Dynamic Value Objects Using CMP2 and XML Article Posted on TSS


News: Dynamic Value Objects Using CMP2 and XML Article Posted on TSS

  1. A new featured article 'Dynamic Value Objects Using CMP2 and XML' by Meeraj Kunnumpurath has been posted on TheServerSide. This article proposes an alternative to the standard Value Object/Data Transfer Object approach patterns, by illustrating using EJB 2.0 in conjunction with bean introspection and JAXP to create dynamic XML based data structures.

    In the article, a framework is developed that can dynamically traverse the container managed persistent and related fields of a given local EJB and create an XML document that can be transferred between the various tiers in the application.

    Read Dynamic Value Objects using CMP2 and XML.

    Threaded Messages (26)

  2. The author says that the operation took 0.5 seconds for a record set of a thousand with complex relationships. It would have been very useful if he had compared it with the value-object approach. :)

  3. Joda project[ Go to top ]

    This is one of the ideas I had when I started the Joda project. www.joda.org is setting out to provide domain solutions. Central to this is an enhancement to the basic JavaBean model.

    Joda allows a bean to dynamically add and remove properties. This is useful for the dynamic behaviour described in the article.

    Joda also allows a bean and a property to have attributes (like XML). An example use is to attach an error code as an attribute of the property that caused the error.

    Finally, Joda allows querying of the structure via interfaces with normal get and set methods. Thus, the extensibility of DOM is maintained, but with the ability to write small interfaces to make the program easier to use.

    Joda already supports bean to and from SAX, type conversion, XPath integration and a Swing integration example. Why not take a look at www.joda.org.

  4. Interesting and useful.

    Curious for examples to complete the traversal.
    Examples provided illustrate bean->dom

    What would the code look like to find, update the bean based on dom?

  5. Castor XML provides a similar type of functionality. It has been available for the year-and-a-half that I've used Castor. Also, Castor XML's functionality is not bound to an EJB environment.

    See the Castor web site.
  6. I think this article touches a veru usefull technique that is fast becoming a major competitor to JSP, namely using XSLT for front-end formatting. However, I think the main focus of the article should be shifted. I don't think creating values objects is a big problem with modern development environment, and I don't see any reason to move data from the server to the client as DOM. DOM is much less efficient than normal Java objects in many areas, and is especially inefficient when it comes to primitives (all primitives are converted to strings, meaning they take up much more space and require more time to process). DOM is so inefficient, virtually all XSLT processors completely replace it with a table-like model, even though that means they have to convert the entire DOM to their own model every time they do processing. It still saves them prcoessing time.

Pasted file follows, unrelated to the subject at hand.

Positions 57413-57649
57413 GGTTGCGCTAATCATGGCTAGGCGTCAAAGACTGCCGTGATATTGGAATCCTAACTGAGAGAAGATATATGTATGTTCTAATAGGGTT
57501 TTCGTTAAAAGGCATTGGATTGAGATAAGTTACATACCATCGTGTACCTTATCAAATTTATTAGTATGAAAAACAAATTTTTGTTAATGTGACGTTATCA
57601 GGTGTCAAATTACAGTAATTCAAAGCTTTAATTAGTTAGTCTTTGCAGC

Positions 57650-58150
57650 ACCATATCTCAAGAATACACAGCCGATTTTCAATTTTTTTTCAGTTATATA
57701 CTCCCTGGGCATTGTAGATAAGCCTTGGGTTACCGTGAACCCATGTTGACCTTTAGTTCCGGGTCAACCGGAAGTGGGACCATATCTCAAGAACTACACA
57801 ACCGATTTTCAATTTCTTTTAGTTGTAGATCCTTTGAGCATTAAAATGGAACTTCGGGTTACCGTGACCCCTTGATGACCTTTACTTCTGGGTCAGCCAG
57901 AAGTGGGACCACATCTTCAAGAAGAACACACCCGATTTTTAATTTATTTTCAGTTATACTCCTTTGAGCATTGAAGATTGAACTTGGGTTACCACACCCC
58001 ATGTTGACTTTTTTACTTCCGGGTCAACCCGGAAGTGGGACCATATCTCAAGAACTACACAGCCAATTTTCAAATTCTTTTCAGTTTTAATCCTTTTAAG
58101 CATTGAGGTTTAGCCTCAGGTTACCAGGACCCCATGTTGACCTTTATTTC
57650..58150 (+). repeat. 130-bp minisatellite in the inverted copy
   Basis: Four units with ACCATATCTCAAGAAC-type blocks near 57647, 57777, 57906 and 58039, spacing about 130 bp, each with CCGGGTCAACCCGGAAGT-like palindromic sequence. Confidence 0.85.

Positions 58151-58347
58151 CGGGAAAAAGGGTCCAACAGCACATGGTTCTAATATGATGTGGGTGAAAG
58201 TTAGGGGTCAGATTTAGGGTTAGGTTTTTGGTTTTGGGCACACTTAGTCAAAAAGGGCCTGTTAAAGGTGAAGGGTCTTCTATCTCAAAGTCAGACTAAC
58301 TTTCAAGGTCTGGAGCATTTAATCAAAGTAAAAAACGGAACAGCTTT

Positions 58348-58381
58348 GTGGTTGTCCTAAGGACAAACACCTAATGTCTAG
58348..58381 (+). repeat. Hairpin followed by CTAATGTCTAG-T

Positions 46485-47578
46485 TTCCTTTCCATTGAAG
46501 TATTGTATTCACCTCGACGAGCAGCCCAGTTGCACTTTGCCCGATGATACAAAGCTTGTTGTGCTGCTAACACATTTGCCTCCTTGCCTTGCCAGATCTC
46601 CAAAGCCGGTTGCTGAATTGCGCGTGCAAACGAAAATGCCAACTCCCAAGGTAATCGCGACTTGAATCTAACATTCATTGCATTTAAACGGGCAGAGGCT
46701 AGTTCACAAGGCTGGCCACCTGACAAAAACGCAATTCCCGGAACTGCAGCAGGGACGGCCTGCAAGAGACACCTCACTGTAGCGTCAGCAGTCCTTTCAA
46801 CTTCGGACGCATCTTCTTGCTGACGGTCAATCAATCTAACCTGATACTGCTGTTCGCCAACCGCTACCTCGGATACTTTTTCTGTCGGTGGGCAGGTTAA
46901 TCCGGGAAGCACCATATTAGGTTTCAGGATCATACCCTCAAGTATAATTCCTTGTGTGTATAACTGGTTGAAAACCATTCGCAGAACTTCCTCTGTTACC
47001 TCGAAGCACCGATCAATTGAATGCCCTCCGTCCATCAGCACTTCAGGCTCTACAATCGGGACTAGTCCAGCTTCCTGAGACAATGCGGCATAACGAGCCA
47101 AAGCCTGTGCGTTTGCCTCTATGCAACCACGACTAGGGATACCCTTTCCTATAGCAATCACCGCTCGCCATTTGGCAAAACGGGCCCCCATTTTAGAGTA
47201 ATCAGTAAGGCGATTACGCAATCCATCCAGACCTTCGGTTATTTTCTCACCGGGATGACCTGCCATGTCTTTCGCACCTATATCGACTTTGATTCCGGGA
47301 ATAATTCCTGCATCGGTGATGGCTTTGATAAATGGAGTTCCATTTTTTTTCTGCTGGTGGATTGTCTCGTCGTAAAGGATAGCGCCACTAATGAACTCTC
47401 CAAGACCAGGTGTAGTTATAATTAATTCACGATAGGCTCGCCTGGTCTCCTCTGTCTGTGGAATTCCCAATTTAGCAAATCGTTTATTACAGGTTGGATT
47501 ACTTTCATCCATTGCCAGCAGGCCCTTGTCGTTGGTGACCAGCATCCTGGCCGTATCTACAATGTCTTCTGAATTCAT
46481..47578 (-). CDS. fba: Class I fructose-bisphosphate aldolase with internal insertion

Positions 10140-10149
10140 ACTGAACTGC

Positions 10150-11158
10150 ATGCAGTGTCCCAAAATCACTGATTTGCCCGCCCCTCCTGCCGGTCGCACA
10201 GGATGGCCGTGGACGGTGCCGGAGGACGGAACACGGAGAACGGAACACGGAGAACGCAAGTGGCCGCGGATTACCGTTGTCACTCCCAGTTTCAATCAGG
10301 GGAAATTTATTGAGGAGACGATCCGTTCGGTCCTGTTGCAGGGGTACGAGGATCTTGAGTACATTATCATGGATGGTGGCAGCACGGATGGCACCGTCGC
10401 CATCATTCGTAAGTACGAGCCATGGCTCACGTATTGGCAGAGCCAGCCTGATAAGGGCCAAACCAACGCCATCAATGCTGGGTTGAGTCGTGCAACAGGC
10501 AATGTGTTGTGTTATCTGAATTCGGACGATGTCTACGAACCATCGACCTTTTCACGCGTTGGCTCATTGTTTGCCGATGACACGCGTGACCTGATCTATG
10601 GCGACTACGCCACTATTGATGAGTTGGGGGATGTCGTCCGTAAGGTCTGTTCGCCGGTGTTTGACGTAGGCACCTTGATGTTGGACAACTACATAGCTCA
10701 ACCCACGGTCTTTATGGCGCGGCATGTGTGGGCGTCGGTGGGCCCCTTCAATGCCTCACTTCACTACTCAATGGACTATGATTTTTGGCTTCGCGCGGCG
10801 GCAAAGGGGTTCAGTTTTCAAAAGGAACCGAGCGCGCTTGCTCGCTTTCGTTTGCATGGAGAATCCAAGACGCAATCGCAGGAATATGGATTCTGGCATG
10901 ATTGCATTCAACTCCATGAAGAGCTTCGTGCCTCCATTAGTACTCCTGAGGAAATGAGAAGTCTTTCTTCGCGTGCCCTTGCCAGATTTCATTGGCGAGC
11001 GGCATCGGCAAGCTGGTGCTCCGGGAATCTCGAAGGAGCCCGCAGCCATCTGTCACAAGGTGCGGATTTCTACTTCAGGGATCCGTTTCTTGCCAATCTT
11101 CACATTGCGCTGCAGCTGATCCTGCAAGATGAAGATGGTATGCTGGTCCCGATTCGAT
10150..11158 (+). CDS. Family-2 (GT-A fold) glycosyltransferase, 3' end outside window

I don't think this approach promotes loose coupling of tiers. It only creates the illusion of loose coupling by dropping all type information. The tiers are still coupled by the data structure, only this structure is not formally defined in an interface, which is a negative effect IMHO. It also effectively rules out the abillity to use the value objects for changing the bean state: if you change the DOM directly you get absolutely no type safety, not even against creating nodes that don't match to anything, etc. It also becomes impossible to implement "smart" value objects, such as objects that maintain a list of changed fields, etc.

    I think the main focus should be on treating Java object graphs as DOM trees. This allows using normal OO methods for the programmatic access to your data, and using your objects within XSLT templates as well. I propose to do this by implementing an adapter module that dynamically maps objects to DOM. This also avoids the inefficient storage mechanisms used by normal DOM trees, as it uses the objects as the storage mechanism, and merely maps these objects to DOM.
    Note that this approach is atleast as powerful as the article's approach, because you can allways do the DOM mapping at the server side and pass the generated DOM to the client. However, I argue that the approach I outlined above has many advantages over this one.

    Some projects have been set up to do just this, notably the Domify project. I have also started a project of my own called JND, which is about to go open source under an Apache-like license soon. If anybody is interested in details you can mail me at nerlin at inter dot net dot il